Sunday, December 14, 2014

Dutch government will make better use of social sciences for better policies

A large part of policy is about influencing our behavior. A nice word for this is “governance” but sometimes you can also call it “manipulation”. Whatever you call it, it’s about narrowing down choices. There are two ways of doing this: either from inside our minds (by teaching us how to make the right choices) or from the outside (by framing choices differently). To put it simply: the government can change us or change our choices.

To do this, the Dutch government first needs to understand how we function psychologically and socially. So it recently asked three scientific councils for advice and received 5 recommendations. In a letter to Parliament (see this link) the Minister of Economic Affairs reacts to the recommendations and indicates how the government intends to use social sciences better for making better policy.

The first contribution of social sciences to better policy is that they show us evidence that we are not as rational as we think. An example: the majority of us spontaneously prefers to accept an offer of 100 euros today rather than wait a year and receive 200 euros (which amounts to refusing a return on investment of 100%!). This finding has consequences inter alia for our pension system because for citizens, the Minister writes, “saving money for their retirement on their own initiative often turns out to be challenging in practice”.

But how to influence citizens so that they make optimal choices without (severely) limiting their freedom? Part of the answer is “nudging”: influencing behavior by using incentives that are effective but that are still easy to avoid if the citizen wants to. Supermarkets use this technique by “using” our habits or natural tendencies for better sales, for example by putting products that yield most revenue in the most visible places. Like supermarkets the government can also take advantage of our natural tendencies when designing policies. To identify ways to do this, the Minister decided to make better use of social sciences in the five following ways:

  1. Capitalize more on expertise of social sciences with specific themes like “avoiding waste of food” and “standardizing financial products”
  2. Systemize this approach by integrating social scientific expertise in the policy design process
  3. Test draft policies empirically before implementation
  4. Be transparent about the use of nudging techniques to avoid the risk that it is perceived as manipulation
  5. Make sure that citizens can deal comfortably with (new) choice scenarios by empowering them with education (policies) and by simplifying choices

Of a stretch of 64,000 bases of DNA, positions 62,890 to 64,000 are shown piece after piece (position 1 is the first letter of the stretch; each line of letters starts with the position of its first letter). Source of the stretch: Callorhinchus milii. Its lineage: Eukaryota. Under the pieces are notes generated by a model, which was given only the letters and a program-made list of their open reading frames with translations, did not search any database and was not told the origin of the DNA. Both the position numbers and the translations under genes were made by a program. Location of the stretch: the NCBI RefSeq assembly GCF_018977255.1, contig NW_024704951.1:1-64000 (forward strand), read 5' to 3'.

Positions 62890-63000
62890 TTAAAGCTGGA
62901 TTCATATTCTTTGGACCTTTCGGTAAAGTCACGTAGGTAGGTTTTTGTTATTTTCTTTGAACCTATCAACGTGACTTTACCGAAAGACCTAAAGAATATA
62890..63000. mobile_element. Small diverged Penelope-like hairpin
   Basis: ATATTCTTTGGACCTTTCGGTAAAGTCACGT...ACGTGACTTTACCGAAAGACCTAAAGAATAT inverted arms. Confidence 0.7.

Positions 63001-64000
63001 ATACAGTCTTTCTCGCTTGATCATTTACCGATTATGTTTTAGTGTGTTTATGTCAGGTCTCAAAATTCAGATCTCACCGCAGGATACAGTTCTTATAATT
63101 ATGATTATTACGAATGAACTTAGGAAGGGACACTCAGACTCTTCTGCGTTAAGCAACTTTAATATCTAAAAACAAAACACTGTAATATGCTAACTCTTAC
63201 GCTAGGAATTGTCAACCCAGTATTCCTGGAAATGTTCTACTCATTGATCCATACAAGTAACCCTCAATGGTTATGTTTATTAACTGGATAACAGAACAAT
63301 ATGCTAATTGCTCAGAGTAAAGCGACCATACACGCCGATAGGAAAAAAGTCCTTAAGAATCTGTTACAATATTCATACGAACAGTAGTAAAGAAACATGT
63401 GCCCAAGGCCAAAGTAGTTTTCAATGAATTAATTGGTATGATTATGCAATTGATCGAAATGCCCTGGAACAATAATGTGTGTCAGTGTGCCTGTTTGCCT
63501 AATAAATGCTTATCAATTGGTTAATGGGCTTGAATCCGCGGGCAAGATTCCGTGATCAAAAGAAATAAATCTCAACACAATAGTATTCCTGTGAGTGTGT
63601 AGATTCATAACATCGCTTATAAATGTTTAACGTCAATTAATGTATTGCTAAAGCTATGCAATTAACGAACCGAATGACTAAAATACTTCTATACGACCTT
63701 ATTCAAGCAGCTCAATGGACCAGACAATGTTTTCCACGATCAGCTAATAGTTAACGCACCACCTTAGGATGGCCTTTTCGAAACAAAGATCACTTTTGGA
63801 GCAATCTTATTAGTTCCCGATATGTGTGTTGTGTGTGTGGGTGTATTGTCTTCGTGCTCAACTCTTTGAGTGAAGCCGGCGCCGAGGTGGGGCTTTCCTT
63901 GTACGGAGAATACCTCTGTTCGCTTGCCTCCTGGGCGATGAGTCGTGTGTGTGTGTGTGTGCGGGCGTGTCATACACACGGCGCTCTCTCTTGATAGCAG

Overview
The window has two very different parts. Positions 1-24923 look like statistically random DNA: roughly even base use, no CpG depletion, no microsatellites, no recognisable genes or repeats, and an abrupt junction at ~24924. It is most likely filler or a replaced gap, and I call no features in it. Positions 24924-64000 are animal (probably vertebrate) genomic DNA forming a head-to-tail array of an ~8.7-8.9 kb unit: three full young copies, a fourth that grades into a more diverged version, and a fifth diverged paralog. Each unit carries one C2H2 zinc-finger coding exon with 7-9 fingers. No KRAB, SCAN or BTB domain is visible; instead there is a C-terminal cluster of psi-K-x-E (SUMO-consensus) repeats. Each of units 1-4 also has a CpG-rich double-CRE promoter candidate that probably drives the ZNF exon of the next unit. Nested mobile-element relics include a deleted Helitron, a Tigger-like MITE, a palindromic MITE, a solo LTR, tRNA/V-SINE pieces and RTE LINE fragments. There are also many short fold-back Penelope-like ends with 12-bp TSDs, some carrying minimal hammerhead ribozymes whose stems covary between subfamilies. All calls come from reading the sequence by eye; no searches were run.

You might be surprised that policies for humans are not tested for their “optimal use of human nature” as a standard procedure. I think it is not so surprising for two reasons.

Firstly, human activity is largely organized in silos which are difficult to break down. It starts with the way we introduce ourselves: I’m a security or water policy person, I’m an urban sociologist, etc. Although the walls between policy and science are getting thinner, systematic cross-pollination for mutual optimization is still a dream. And although cross-pollination sounds nice it also represents a lot of extra work in the beginning, which doesn’t speed up the process of growing synergies.

Secondly – and this is related to social sciences –  human nature was not designed to break down the safe walls of our silos that provide us with security and identity. It’s not a natural thing to for humans to climb outside the safe box and walk into the unknown, because for evolutionary reasons our habits were designed to keep us in the box and to keep us busy imitating others (see this research). 

A good example to illustrate this is the phenomenon of yawning. It seems stupid behavior but during evolution it had the strong advantage of being contagious and making everybody go to sleep at the same time. That’s a pretty good recipe for keeping the herd safely together and protecting it from predators. But for effective policy making and climate change mitigation it’s better not to yawn and fall asleep collectively. We’d better wake up, put ourselves into question more systematically and prevent human nature from remaining the blind spot of our policies (see also this link).

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